I can’t be the only one wondering at the potential loss of limbs biometric security opens up.
Apple yesterday confirmed biometric technology is being used as a means of authenticating users of its latest iPhone, and that’s fine for a consumer smartphone.
However, as Interoute chief technology officer Matthew Finnie points out consumer smartphones are now well established as corporate tools. So, if you’re someone with access to sensitive corporate information, is it simpler for a fraudster to hack off your finger or hand to access your smartphone, or to hack the device by more traditional means?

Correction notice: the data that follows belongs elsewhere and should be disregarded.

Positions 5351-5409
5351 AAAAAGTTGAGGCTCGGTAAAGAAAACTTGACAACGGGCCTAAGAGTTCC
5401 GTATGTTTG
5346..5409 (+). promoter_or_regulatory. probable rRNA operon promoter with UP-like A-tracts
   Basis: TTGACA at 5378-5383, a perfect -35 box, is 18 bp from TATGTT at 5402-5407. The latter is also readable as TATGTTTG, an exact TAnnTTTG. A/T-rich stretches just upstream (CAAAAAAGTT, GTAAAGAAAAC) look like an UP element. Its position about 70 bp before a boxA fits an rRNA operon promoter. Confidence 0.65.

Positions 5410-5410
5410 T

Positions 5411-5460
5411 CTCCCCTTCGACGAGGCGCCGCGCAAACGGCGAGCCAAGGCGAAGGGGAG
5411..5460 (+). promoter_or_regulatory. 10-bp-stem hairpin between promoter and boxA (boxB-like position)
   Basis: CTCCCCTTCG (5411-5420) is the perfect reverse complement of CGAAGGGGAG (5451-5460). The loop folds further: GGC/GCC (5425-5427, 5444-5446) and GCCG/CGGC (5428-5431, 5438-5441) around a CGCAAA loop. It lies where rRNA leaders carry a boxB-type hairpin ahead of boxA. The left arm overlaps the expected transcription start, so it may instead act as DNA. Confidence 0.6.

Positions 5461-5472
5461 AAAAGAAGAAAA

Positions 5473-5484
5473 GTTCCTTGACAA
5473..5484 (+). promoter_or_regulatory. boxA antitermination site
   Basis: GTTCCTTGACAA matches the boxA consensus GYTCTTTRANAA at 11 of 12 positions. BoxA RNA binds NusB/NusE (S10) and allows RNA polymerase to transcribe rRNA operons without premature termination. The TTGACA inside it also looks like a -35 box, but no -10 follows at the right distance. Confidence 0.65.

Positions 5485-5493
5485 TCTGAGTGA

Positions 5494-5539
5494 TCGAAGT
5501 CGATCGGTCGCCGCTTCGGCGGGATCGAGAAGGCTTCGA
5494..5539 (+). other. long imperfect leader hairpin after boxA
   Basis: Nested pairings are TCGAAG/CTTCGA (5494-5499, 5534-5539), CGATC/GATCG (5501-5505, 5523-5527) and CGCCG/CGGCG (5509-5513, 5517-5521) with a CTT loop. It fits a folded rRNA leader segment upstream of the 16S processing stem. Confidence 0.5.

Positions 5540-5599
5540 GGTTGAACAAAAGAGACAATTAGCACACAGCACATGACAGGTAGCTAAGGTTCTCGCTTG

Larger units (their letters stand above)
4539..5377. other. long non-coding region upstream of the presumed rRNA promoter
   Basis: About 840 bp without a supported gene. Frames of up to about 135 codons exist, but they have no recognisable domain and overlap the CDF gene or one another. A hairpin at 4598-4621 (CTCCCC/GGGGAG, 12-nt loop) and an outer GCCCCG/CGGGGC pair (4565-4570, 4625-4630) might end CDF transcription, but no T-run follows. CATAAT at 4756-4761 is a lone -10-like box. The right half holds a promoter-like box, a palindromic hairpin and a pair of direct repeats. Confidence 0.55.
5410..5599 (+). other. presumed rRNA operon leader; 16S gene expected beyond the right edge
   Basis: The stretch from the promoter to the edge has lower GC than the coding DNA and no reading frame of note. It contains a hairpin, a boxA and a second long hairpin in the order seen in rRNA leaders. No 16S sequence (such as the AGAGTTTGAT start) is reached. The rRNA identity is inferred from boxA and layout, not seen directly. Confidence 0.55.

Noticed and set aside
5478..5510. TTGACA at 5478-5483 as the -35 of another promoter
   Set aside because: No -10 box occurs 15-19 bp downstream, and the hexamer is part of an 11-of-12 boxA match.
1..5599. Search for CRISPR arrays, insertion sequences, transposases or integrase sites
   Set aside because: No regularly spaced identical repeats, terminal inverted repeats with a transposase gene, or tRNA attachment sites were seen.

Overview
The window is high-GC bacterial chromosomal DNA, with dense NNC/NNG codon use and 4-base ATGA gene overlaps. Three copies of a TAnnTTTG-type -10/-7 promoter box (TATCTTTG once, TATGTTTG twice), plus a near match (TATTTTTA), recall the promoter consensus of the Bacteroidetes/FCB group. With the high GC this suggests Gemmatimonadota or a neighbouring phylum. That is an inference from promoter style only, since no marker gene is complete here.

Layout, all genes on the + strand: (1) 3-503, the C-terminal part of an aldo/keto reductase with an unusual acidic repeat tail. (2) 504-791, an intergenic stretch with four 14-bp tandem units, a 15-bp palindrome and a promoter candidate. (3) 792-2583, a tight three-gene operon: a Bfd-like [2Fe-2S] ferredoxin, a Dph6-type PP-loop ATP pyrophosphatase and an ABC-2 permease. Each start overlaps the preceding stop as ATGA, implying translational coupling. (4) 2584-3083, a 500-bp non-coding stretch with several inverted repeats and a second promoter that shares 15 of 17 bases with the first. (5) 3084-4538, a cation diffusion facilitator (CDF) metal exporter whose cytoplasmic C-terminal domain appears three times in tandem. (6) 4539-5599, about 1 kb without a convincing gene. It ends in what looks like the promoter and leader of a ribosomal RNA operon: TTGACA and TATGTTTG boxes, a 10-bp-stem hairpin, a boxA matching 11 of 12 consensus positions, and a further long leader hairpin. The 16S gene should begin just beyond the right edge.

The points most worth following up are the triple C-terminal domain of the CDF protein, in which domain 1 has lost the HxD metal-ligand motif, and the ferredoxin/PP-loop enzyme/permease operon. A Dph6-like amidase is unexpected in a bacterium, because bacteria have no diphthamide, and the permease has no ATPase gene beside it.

Sometimes its nice having a phone no one wants to steal that offers no access to sensitive information of any kind.
Not that I’m down on biometric security in smartphones. In fact, I’m a little surprised it’s taken this long to arrive, having first come into contact with the technology around a decade ago.
However, with security expert Andy Kemshall arguing the technology is still too immature for mass market use, perhaps for now we’re better with a combination of biometric and old-fashioned password protection.